Every week for the foreseeable future, Vulture will be selecting one film to watch as part of our Friday Night Movie Club. This week’s selection comes from film critic Bilge Ebiri, who will begin his screening of Wild Style on September 18 at 7 p.m. ET. Head to Vulture’s Twitter to catch his live commentary, and look ahead at next week’s movie here.
Held in an abandoned massage parlor on 41st Street, the Times Square Show of 1980 represented a pivotal moment in the rise of several New York subcultures. An informal, grassroots exhibit bringing together more than 100 artists — some of whom, like Jean-Michel Basquiat and Keith Haring, would go on to become major cultural figures — it was a raucous, inclusive affair, featuring everything from painting to video art to fashion to music to performance, much of it created by relative unknowns. The young No Wave filmmaker Charlie Ahearn was there, too, screening his homemade super-8mm kung-fu feature The Deadly Art of Survival, which he had made with a group of young Black and Puerto Rican martial artists on the Lower East Side. It was at the Times Square Show that Ahearn met budding artist Fred Brathwaite, a.k.a. Fab 5 Freddy (later to become the first host of Yo! MTV Raps), and they started to dream up 1982’s Wild Style, a love song to the city’s graffiti artists and one of the earliest, most momentous portraits of hip-hop culture committed to film.
Wild Style was shot on location in and around the Bronx, starring real-life graffiti writers, breakdancers, and rappers, many of them playing either variations of themselves or, simply, themselves. Made for very little money, it embodies the DIY aesthetic of its milieu, an anything-goes world where vibrant murals coexist with seemingly bombed out buildings. Brathwaite (who helped conceive the story, co-produced, co-starred, and oversaw the music) saw hip-hop as belonging alongside those other 1970s New York subcultures, punk and new wave, which represented a lot more than music and seemed to have emerged from the very geography of the city. “I wanted to show that for a culture to be complete, it should combine music, dance, and a visual art,” he said in Complex’s 2013 oral history of the film. And so, Wild Style drifts from a rap-battle-cum-pickup-basketball-game to an impromptu performance by the legendary dancers of the Rock Steady Crew to a performance by old school rap legend Busy Bee to a record-scratching clinic by Grandmaster Flash, often with the slenderest of narrative motivations.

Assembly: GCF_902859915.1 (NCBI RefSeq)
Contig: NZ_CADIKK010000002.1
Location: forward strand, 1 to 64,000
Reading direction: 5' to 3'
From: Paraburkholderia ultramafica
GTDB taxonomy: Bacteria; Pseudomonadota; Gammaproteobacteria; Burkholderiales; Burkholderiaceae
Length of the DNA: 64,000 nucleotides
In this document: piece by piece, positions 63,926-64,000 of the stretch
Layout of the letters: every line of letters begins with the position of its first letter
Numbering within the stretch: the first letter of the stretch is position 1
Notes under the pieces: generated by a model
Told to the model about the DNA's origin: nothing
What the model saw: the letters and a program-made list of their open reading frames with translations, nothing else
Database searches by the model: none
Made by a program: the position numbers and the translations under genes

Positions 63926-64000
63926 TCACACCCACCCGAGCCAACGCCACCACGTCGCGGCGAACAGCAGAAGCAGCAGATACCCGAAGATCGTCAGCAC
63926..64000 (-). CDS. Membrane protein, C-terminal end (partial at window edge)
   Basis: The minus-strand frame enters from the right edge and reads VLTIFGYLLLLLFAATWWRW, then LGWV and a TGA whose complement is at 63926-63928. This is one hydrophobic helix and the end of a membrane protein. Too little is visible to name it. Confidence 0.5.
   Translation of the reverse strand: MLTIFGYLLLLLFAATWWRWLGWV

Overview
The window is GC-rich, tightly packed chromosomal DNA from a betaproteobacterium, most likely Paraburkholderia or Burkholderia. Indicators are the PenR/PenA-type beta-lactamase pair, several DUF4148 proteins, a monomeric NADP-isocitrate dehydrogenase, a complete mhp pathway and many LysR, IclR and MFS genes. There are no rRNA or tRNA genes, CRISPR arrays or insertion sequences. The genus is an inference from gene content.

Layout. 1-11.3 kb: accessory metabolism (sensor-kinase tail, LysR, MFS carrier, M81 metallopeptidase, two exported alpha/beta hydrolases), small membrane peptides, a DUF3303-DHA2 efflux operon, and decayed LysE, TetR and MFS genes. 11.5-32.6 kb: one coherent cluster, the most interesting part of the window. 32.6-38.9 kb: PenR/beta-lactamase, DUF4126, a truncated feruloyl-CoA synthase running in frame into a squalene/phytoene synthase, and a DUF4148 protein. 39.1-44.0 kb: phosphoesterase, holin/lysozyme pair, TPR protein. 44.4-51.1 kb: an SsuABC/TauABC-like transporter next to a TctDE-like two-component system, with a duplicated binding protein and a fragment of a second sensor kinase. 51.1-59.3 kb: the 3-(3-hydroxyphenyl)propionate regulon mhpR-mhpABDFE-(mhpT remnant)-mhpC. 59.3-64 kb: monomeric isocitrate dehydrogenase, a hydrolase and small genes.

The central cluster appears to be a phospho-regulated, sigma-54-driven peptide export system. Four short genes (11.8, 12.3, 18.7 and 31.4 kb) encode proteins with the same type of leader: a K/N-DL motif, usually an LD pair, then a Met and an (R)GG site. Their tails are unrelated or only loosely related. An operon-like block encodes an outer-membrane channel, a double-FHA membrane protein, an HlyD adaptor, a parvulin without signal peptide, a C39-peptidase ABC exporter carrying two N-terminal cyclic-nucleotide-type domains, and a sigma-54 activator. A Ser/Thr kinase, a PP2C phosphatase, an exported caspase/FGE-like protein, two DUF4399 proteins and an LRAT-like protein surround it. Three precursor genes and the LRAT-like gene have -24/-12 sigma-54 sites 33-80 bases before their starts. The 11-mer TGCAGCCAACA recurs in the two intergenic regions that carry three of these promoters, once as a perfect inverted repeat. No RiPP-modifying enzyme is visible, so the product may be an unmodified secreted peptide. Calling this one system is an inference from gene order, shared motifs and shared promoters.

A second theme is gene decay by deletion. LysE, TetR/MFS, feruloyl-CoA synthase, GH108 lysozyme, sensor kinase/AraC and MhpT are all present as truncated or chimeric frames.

All that is probably why Wild Style often feels more like a documentary than a fictional drama. (As many have noted, you could cut about 15 or 20 minutes out of it and you’d be left with a literal documentary.) The story feels at times like a series of familiar setups without much follow-through. Our protagonist Ray (played by Lee Quiñones, himself one of the city’s most legendary subway artists and, along with Ahearn and Brathwaite, one of the key conspirators behind conceptualizing the film), a talented graffiti writer who covers entire train cars under the mysterious name of “Zoro,” pines for his ex-girlfriend Rose (Sandra “Lady Pink” Fabara), a beautiful fellow artist who has started working with a slightly more legit group calling themselves the Union. With the encouragement of local impresario Phade (played with buckets of charm by Brathwaite himself), Ray is approached by a journalist for the Village Voice (actress and gallerist Patti Astor, looking like a dead ringer for Debbie Harry, whom the filmmakers originally tried to cast) working on a big feature about graffiti. Taking Phade and Ray to an upscale Upper East Side cocktail party, she introduces them to some snooty art-world types in the film’s sole detour into social satire. Meanwhile, Phade hires Ray to do a big mural for a rap convention he’s organizing in an abandoned Lower East Side amphitheater.
None of these various subplots results in any escalating drama: Ray and Rose get back together pretty quickly, and the Union is never heard from again; Ray’s sojourn into the cocktail party world winds up with his host (art collector Niva Kislac, basically playing herself) seducing him, and not much more; the rap convention goes off pretty much without a hitch; Phade seems at times like an oily opportunist, but he ultimately does right by everybody. Ray’s brother, briefly back home from the army, criticizes his fondness for graffiti, but there’s precious little mention of the city’s ongoing war against subway writers; that this is a valid art form is mostly accepted as fact by the film. Any other movie would stretch these various subplots out, mining them for narrative tension and moral messaging. Dreams would be dashed, plans would be thwarted, friendships would be betrayed, romances shattered. Someone would get arrested, or killed, or at least shot. And of course, the blasted, decaying backdrop of the Bronx would somehow scuttle everyone’s dreams and desires. But no such thing happens in Wild Style. Ordinary people carry on and live their lives, and do their best to make their spaces beautiful with art, music, movement. The world drifts along as in a Zen dream. And that’s where the film’s own artistry lies.